Mashu-ko, Mashu-dake and Io-zan

By Paul S Bryers, September 2016

If you are based in Lake Kussharo or Teshikaga area you can spend a very rewarding day viewing Lake Mashu, climbing Mount Mashu and visiting sulphurous Mount Io. 

Lake Mashu is one of Japan’s most beautiful lakes. Formed following an enormous eruption that resulted in a huge caldera, Lake Mashu has precipitous sides and is towered over on the East side by Mount Mashu. In the center of the lake is the tiny Isle of Gods, the result of a volcanic plug within the caldera.

Start your day at Parking spot #1 off Route 52; the latter winds its way past the West rim of the caldera. The views of the lake and mountains are stunning. Then take the Mount Mashu trail and head East. On the way you will get great views of the surrounding mountains, as well as the birch forests rising out of the endless bamboo groves. It takes about 2.5 hours to get to the peak of the mountain, with the last 400 m being steep but manageable – just don’t look to your right and definitely not to your left. The views of the lake are terrific – the views into the secondary caldera of the mountain are terrifying.







It takes about 2 hours to get back to the parking area. Get back onto Route 52 and go North. Mount Io is about 8 miles away. It’s a little disappointing compared to the easily accessible volcanic areas in Iceland and New Zealnd, but it is every bit as smelly (sulphurous). Still, worth the visit as you are in the area anyway. The take Route 52 back to Lake Kussharo – you might want to visit one of the free hot springs on the way.

Hokkaido, Japan – Drive from Sounkyo Onsen to Lake Kussharo

By Paul S Bryers, September 2016

As you depart Sounkyo Onsen going South through the Layer Cloud Gorge be sure to view the Ryusei and Ginga waterfalls streaming down from the cliff tops into the Ishikari River. The recent typhoon in Hokkaido made sure that they looked quite spectacular. 


The drive on Route 39 starts well, with many towering peaks to view. However, once you cross the mountains and descend into the plains it seems to be one long strip mall for about 20 miles until you turn off onto the mountain roads again. It is all worth while, however, when you hit the Bihoro Pass and get your first view of Lake Kussharo in Teshikaga. This lake is the largest caldera lake (volcanic collapse) in Japan and the second largest in the World. Nakajima Island in the middle of the lake is quite stunning. The ph of the lake is 5 – quite acidic – so no fish, but plenty hot springs e.g., Sunayu and Wakoto Onsens. And best of all – this lake is where Nessie’s (i.e., Loch Ness Monster) sister, Kussy, lives.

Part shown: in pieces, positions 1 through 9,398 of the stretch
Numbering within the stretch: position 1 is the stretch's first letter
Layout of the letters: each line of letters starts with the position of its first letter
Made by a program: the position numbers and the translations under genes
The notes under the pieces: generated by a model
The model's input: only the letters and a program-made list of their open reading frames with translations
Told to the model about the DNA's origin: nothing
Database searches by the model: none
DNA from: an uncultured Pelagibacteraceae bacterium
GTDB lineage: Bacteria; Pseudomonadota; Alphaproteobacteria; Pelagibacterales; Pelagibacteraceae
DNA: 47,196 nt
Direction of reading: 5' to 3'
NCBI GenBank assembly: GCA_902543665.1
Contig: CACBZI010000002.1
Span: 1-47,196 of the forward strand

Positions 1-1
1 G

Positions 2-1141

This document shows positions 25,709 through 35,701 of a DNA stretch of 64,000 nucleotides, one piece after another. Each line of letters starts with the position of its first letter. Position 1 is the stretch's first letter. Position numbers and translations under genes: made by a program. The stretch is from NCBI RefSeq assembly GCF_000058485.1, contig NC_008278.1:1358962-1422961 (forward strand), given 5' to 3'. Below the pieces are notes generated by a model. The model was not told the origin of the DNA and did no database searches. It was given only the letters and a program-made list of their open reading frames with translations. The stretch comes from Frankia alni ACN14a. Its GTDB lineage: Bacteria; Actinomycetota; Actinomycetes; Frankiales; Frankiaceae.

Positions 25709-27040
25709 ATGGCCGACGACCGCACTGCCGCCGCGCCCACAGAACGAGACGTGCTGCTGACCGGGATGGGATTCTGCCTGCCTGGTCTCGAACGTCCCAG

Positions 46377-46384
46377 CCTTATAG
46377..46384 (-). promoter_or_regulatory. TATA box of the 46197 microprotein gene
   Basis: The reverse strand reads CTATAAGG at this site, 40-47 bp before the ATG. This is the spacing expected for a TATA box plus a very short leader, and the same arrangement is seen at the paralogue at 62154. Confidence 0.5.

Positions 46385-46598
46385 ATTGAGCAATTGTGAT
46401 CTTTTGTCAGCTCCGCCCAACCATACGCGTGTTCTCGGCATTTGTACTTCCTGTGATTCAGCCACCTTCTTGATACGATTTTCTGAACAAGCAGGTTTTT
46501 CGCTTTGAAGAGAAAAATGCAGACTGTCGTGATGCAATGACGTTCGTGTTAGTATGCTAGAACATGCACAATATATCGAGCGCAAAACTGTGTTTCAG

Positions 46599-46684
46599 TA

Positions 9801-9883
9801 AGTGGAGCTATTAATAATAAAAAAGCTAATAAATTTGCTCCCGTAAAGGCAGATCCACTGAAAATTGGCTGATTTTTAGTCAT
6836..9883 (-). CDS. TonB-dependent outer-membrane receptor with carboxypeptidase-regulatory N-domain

Daisetsuzan National Park, Hokkaido, Japan

By Paul S Bryers, September, 2016

Daisetsuzan is Japan’s largest National Park. It is about 2-3 hours drive from Sapporo, dependng on your park entry point. We based ourselves in Sounkyo Onsen, which is on the North East border of the park. Highway tolls from Sapporo are about ¥3500 (~US $35)  – yes, tolls are expensive in Japan, but roads are very well maintained. 

The village itself is a bit tired, but the setting is terrific – right in the Sounkyo Gorge with the cliffs towering above and the river rushing through. 

There are a number of hiking opportunities in the Sounkyo area, but the best idea for a day hike is to take the ropeway from the village to Kuro-dake “5th Station” (¥2200 ~ US $22 return) and then walk 10 minutes to take the chairlift to Kuro-dake “7th Station” Ski hut (¥600 ~ US $6 return) at 1520 m high, and then to follow one of the trails. We hiked up to the top of Mt. Kuro-dake (1950 m) and then to Ohachidaira viewpoint (2075 m) which offers incredible views of the Ohachidaira volcanic crater. It takes 3-4 hours to the viewpoint and then 2-3 hours for the return trip. And of course you have to have a good soak in the (very) hot springs after you get down from the mountain. The springs at our hotel (The Grand) were excellent.